Over the last few months it looked like immigration would dominate the French presidential election in April. The emergence of hard-right independent Éric Zemmour put the squeeze on Marine Le Pen's attempt to "detoxify" her Rassemblement National party. Zemmour's challenge to her leadership on the right saw others, such as Valérie Pécresse of the centre-right Les Républicains, swerve cynically to the right. Even former Brexit negotiator Michel Barnier, in a brief campaign for the party's nomination, called for a freeze on immigration.
But that was largely a sideshow. A recent poll by Ipsos showed a majority of voters otherwise preoccupied by the cost of living, followed by healthcare and the environment.
Emmanuel Macron's long-expected declaration last week, just hours before the official deadline, came in the low-key form of a Letter to the French People, almost an afterthought between rounds of energetic Ukraine-linked diplomacy. "The challenge," he said in a swipe at the rest of the field, "is to build a France for our children, not to rehash the France of our childhood." Macron the moderniser reprised his successful 2017 role in enjoining the French to work harder. "There is no independence without economic power," he declared.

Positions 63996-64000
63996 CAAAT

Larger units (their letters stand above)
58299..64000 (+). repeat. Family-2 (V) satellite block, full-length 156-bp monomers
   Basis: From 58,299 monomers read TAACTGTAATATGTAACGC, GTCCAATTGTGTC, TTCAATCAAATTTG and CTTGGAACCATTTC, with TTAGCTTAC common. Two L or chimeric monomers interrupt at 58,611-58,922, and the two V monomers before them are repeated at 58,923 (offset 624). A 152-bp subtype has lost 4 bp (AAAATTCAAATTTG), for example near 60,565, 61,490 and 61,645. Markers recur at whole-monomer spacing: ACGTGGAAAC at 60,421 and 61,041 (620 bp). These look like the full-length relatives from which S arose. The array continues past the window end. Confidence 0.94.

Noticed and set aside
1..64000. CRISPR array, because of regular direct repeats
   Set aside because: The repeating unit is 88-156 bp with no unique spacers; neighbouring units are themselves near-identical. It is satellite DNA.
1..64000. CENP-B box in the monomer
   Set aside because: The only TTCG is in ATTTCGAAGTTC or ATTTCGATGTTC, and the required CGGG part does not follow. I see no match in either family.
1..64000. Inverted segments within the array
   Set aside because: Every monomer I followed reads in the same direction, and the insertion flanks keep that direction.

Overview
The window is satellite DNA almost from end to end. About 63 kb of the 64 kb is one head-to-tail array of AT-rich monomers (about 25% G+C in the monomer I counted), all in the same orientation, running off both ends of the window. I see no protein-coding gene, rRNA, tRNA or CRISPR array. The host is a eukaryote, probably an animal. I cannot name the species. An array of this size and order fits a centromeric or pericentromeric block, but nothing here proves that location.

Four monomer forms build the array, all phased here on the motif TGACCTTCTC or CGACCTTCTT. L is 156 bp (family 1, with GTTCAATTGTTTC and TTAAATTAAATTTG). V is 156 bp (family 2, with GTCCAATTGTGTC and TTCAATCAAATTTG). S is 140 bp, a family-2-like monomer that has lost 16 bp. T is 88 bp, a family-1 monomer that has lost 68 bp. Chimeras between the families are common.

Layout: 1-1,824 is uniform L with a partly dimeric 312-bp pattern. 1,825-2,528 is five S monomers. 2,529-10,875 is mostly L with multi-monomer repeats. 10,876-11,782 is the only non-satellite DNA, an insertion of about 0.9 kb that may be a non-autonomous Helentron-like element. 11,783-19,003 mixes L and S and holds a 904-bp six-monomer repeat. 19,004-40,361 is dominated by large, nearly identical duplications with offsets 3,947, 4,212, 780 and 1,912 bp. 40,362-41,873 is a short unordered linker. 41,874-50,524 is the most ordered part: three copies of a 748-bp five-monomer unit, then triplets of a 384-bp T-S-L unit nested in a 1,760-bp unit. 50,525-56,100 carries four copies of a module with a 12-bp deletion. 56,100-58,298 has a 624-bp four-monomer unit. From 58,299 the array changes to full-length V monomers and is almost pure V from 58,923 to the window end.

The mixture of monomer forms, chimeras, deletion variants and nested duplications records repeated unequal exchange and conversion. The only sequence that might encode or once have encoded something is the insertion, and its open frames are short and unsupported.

But the president’s foreign diplomacy has already pushed aside other election issues and is likely to help his campaign for a second term. For Macron, the focus on Moscow has the added advantage of reminding voters that Le Pen, Zemmour, and the hard-left’s Jean-Luc Mélenchon all have recent pro-Putin form.
Polls show Macron with a comfortable lead at 28 per cent in the first round, up from 25 per cent last month. Le Pen trails him with 17 per cent, Pécresse at 14 per cent, and Zemmour at 12 per cent. Mélenchon is the only candidate of the left achieving double digits.
On those numbers, it would be a repeat of the 2017 second round run-off, Macron versus Le Pen, with the centre and left swallowing hard to back the president as their least worst option.